1. What’s hot. Mid 20th century Modern furniture and decorative items are hugely popular, says Atlanta appraiser Valerie Hale. Funky art, costume jewelry and purses from the 1950s through the 1970s are also in vogue, as are regional pottery and glass. The rarer the item, the more pristine its condition (original packaging is a plus) and the better your documentation (the item’s history, including your proof of ownership), the more money it will bring. Hale says there is little demand for items such as small Hummel figurines, which sold 20 years ago for $150 apiece and now sell for $25 on eBay.
2. Get a ballpark price. Look for comparable items that have sold recently on eBay or LiveAuctioneers.com (see the “auction results database”). Or subscribe to a database of auction-house sales, such as Invaluable ($45 per month) or Prices4Antiques.com ($29.95 for 15 days; $52 for 30 days). Both offer free previews (or you can access them at your public library). Use them, too, to identify auction houses that specialize in your type of item. Collectors and hobbyists can also help you value and sell your stuff. For example, amateur radio clubs often help the families of a “silent key” (a deceased member) find buyers for radios and related gear.
3. Of Barbies and baseball cards. Barbie dolls from the ’60s will sell if they’re undamaged and in their original boxes, says Josh Tane, of estate seller Adams Unlimited, in Mount Vernon, N.Y. Collectors are also buying very fine, old German and French dolls in porcelain and bisque. High-value sports cards are those printed in 1969 or earlier, according to Heritage Auctions, in Dallas. The ultimate collection? Cousins Karl Kissner and Karla Hench of Defiance, Ohio, found a cache of nearly mint-condition baseball cards dating from 1910 while cleaning out their aunt’s attic. Heritage estimated their value at $2 million.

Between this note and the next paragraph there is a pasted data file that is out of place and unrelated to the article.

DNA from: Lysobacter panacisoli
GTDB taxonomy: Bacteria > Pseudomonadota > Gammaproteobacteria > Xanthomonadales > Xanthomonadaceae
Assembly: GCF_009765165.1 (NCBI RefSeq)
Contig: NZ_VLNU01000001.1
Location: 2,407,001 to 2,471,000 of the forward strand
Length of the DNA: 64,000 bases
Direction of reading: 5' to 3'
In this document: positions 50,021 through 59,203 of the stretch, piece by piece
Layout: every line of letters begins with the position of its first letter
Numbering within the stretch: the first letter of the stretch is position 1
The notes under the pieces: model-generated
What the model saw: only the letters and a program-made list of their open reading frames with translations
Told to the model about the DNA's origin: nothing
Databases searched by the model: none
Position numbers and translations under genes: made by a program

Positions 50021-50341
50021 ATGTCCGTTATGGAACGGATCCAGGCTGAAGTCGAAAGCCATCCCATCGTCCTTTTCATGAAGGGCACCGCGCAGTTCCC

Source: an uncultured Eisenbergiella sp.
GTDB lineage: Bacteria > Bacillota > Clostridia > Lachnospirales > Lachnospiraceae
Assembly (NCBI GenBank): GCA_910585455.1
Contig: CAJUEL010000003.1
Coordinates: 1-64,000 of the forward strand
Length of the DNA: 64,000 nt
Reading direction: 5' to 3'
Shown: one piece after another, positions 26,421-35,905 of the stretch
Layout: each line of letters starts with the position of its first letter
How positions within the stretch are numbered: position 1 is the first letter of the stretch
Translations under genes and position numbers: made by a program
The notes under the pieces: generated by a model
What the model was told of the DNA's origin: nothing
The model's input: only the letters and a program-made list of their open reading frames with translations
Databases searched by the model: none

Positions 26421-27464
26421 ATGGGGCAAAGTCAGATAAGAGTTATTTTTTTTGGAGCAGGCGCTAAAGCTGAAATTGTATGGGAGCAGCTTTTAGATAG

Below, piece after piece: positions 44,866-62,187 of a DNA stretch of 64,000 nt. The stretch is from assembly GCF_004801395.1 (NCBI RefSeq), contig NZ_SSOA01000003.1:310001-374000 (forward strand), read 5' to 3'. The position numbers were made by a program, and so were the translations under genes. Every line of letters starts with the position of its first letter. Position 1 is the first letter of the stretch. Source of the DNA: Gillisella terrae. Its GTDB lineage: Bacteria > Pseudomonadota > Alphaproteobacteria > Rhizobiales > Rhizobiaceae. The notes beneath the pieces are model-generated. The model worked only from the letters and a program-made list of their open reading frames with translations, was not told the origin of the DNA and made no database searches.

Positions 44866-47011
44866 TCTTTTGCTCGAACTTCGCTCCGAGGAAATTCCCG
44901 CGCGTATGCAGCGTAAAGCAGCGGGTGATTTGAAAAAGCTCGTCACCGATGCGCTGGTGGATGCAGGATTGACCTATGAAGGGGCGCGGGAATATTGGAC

4. Hire an appraiser. An appraiser who specializes in personal property and your type of collection can give you an expert written opinion and help you identify other objects of potential value. Look for one accredited by the Appraisers Association of America, the American Society of Appraisers or the International Society of Appraisers. Appraisers typically charge $75 to $150 an hour.
5. Let a pro sell it for you. A local antiques dealer or estate-sale company will buy most of your stuff for about 30% to 50% of what the company estimates it will go for. An auction house will advertise to interested buyers and take a fee equal to 20% to 30% of the final sale price. Consignment shops price and sell vintage accessories and typically take 45% to 50% of the final price. Note: Such middlemen can be selective.
6. Or do it yourself. You can conduct an online auction at eBay (list your first 50 items per month free; eBay takes 10% of the total sale amount, up to a maximum of $250 per item). Start the bidding low, and don’t hold out for a reserve, or minimum, price that buyers must meet, advises Tane. You can sell vintage goods that are at least 20 years old on Etsy.com (20 cents to list an item for four months, plus 3.5% of the sale price). But Etsy isn’t an auction site, so your price won’t be bid up. You’ll make out best if items are sold individually or in small lots.
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